“Without the UK, the EU becomes a continental affair in which Germany’s relative weight will again increase. All eyes are on Berlin: how will Germany position itself? Historically, close cooperation between Germany and France has been the EU’s centre of gravity. But that may change. Particularly, the Visegrad countries of East Central Europe (the V4: Poland, Hungary, Czechia, Slovakia) are becoming a political and economic heavyweight, and they have been reaching out to Berlin for years to form a strategic alliance.”

With Britain out of the EU and France Increasingly at Odds with Germany, History Returns:

Western Powers vs. Germany and Central Europe


The UK is finally leaving the EU on 31 January. After years of debate, British voters have decided, again, that they want to leave, and gave Prime Minister Boris Johnson a clear mandate for Brexit in the elections on 12 December 2019.

One reason, seldom mentioned, is probably a general feeling of malaise regarding the power of Germany in the EU. Historian Norman Stone, who passed away last summer far too soon, said that “we now have the Germany that we needed two World Wars to create”.1 But there seems to be a widespread feeling in Britain that after winning those two World Wars, they do not want to live in EU power structures increasingly dominated by the Germans and their allies. That feeling is widespread in France as well and partly explains the prominence of the anti-EU, anti-German “Rassemblement National” (RN) led by Marine le Pen.

Without the UK, the EU becomes a continental affair in which Germany’s relative weight will again increase. All eyes are on Berlin: how will Germany position itself? Historically, close cooperation between Germany and France has been the EU’s centre of gravity.

But that may change. Particularly, the Visegrad countries of East Central Europe (the V4: Poland, Hungary, Czechia, Slovakia) are becoming a political and economic heavyweight, and they have been reaching out to Berlin for years to form a strategic alliance.


France under Emmanuel Macron has become a difficult partner for Germany, demanding sweeping reforms in the EU, sinking Manfred Weber’s candidature for the presidency of the EU Commission, calling for an opening towards Russia and calling NATO “brain-dead”. It may become even more difficult: Macron’s popularity is plummeting. Marine Le Pen and her fiercely anti-German RN are the strongest opposition force. Elections are due in 2022.

Conceivably, Macron has realised just how strong Germany may become, and aims to limit potential German dominance much in the same way François Mitterrand did when faced with the prospect of German reunification. He agreed to it only if Germany would agree to the euro, a means to bind Berlin into something it could not break out of even if one day it wanted to. The French have historically tried to tie Germany down in common structures, and to provide the bureaucrats to lead those institutions. Macron’s idea of a European Army is a typical case: France would be the natural choice to lead such an army. It is the only country with nuclear weapons in the EU (not counting brexiting Britain) and the only one ready to intervene militarily abroad. Macron also demands more transnational decision-making structures in economic policy, that would limit Germany’s room for manoeuvre. Berlin has politely nodded to his proposals without in substance agreeing to anything.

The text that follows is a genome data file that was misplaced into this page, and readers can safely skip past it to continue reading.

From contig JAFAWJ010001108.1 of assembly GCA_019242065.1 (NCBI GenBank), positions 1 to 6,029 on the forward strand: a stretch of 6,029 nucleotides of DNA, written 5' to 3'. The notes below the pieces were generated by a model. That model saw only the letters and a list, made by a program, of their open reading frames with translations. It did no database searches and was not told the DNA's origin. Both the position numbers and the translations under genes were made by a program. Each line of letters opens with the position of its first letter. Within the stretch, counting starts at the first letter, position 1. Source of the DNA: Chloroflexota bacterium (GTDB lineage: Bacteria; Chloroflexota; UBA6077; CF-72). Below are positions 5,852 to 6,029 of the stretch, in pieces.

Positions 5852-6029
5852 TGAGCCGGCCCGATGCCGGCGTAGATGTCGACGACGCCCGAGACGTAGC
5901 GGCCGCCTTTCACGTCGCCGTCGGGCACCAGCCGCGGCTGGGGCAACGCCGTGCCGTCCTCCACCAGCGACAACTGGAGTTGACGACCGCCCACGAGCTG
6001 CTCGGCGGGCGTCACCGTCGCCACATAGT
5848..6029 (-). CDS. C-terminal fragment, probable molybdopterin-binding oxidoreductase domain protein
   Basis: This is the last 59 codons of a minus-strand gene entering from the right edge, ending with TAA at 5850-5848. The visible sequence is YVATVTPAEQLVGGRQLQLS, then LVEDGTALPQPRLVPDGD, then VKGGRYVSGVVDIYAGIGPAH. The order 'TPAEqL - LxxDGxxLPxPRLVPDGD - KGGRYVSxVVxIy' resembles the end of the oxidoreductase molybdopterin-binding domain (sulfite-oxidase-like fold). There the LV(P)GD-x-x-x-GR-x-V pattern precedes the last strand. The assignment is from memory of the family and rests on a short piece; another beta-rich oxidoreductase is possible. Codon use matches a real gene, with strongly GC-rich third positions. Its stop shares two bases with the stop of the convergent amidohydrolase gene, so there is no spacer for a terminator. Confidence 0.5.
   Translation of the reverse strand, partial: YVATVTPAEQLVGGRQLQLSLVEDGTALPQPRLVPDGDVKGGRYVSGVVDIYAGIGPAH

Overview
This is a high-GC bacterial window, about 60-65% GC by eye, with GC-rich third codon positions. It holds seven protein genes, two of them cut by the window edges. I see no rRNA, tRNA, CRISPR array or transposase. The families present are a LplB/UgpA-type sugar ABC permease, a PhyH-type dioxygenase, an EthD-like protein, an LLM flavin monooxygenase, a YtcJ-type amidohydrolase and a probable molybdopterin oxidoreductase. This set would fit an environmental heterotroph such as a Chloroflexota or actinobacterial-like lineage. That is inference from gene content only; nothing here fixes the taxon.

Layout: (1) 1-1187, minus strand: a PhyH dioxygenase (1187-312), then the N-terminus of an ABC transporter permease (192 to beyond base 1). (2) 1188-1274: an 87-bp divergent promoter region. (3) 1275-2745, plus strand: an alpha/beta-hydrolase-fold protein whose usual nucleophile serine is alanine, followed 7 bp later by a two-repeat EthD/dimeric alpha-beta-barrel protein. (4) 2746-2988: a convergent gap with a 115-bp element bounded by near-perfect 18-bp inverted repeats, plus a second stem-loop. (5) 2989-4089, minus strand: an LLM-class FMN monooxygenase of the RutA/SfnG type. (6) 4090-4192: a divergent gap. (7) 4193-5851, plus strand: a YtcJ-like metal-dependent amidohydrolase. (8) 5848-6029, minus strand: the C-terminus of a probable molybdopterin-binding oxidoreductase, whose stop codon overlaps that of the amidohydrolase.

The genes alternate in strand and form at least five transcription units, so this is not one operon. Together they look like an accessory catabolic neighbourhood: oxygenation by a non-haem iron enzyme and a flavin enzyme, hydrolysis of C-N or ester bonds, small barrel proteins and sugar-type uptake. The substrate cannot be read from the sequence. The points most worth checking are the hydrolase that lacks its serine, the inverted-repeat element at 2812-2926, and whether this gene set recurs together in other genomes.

Times are changing, and the first year of the new decade will show how Berlin intends to tackle the future. Much will of course depend on who leads the country after Angela Merkel steps down in 2021. An electoral breakthrough for the Greens may push the country to the left, and to embrace Macron and southern Europe in the spirit of “solidarity”, aiming for complete European integration. But there is a strong undercurrent that favours some form of return to the nation state and/or cooperation with Central Europe.

Political scientist Andreas Rodder (of Gutenberg University, Mainz), one of the most incisive conservative thinkers in Germany, has called for the EU to “mobilise its strongest political resource, the power of the nation states” and for Germany to strike some sort of deal with France and Britain to form something he calls the “E3”. In Rodder’s analysis, the EU’s main problem is an obsession with institutions, and a lack of leaders and leadership especially in Germany. With Boris Johnson in the UK and Emmanuel Macron in France, he argues, such leaders are at hand. If only Germany could also produce a convincing leader, the three of them could set out to do great deeds.2 All of this sums up to “less EU”, “more nation state” and a power shift towards an innovative alliance of the historical “Great European Powers”: France, England and Germany. As England will not be part of the Union anymore, this means quietly sliding out of the straightjacket of the EU without bursting it. If such an informal alliance becomes the centre of gravity of European politics, then the EU as an institution becomes less relevant.